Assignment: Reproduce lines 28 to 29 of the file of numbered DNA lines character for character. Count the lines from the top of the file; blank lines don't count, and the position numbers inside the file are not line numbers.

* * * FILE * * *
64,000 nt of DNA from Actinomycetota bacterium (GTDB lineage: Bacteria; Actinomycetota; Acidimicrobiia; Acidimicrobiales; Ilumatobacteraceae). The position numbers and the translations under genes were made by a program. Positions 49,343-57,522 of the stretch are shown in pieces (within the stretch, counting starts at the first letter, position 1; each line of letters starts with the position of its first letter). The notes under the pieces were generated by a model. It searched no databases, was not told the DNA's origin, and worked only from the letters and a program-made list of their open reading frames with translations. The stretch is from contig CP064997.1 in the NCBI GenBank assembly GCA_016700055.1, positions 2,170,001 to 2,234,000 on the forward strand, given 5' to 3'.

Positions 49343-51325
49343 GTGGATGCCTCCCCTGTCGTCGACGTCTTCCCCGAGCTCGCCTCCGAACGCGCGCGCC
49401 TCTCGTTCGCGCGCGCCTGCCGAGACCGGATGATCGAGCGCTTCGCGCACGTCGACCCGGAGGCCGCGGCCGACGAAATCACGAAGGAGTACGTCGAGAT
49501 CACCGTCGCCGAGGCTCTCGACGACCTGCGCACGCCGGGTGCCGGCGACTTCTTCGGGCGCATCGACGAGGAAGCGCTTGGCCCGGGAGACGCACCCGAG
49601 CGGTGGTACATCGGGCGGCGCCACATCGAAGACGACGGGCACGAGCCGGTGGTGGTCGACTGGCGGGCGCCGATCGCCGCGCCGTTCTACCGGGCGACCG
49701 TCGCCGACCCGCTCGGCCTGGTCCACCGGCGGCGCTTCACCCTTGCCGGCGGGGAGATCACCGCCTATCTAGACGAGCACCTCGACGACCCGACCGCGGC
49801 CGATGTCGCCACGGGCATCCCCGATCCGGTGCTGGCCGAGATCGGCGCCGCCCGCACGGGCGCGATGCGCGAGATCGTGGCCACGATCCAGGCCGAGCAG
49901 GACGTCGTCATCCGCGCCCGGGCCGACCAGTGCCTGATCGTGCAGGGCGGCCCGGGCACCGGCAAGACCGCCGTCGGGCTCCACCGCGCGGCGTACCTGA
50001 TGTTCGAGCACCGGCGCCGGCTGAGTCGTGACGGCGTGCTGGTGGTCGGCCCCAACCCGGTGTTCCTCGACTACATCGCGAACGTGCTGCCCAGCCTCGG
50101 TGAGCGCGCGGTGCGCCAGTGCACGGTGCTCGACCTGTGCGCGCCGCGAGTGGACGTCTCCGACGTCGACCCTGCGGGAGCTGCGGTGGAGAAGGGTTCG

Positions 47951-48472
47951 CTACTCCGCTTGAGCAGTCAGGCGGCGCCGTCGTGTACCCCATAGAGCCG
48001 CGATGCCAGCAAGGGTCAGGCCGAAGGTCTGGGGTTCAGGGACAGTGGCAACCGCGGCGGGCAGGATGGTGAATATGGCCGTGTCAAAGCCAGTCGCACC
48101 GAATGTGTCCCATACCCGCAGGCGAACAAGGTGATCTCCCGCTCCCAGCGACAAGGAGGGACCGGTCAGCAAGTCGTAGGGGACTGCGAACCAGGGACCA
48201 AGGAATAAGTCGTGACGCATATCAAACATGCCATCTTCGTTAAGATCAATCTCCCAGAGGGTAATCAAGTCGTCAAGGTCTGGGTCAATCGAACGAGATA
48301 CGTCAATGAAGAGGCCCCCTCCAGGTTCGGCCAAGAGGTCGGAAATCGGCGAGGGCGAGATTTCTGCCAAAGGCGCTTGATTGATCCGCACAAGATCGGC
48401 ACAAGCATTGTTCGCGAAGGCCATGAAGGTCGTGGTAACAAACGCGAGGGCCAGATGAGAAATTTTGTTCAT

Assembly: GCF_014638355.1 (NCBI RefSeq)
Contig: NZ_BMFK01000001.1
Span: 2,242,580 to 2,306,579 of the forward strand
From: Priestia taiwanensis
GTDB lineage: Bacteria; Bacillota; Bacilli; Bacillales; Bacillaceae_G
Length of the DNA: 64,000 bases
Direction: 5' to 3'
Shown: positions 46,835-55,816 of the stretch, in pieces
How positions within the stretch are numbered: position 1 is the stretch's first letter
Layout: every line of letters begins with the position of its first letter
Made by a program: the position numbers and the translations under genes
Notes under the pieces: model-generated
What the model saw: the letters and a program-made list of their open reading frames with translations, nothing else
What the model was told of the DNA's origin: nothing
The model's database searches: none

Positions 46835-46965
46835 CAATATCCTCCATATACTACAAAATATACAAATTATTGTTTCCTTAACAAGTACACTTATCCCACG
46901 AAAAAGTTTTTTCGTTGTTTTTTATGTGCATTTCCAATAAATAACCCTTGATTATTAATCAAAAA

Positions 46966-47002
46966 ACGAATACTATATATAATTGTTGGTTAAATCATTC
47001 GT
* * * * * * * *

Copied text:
Layout: every line of letters begins with the position of its first letter
Made by a program: the position numbers and the translations under genes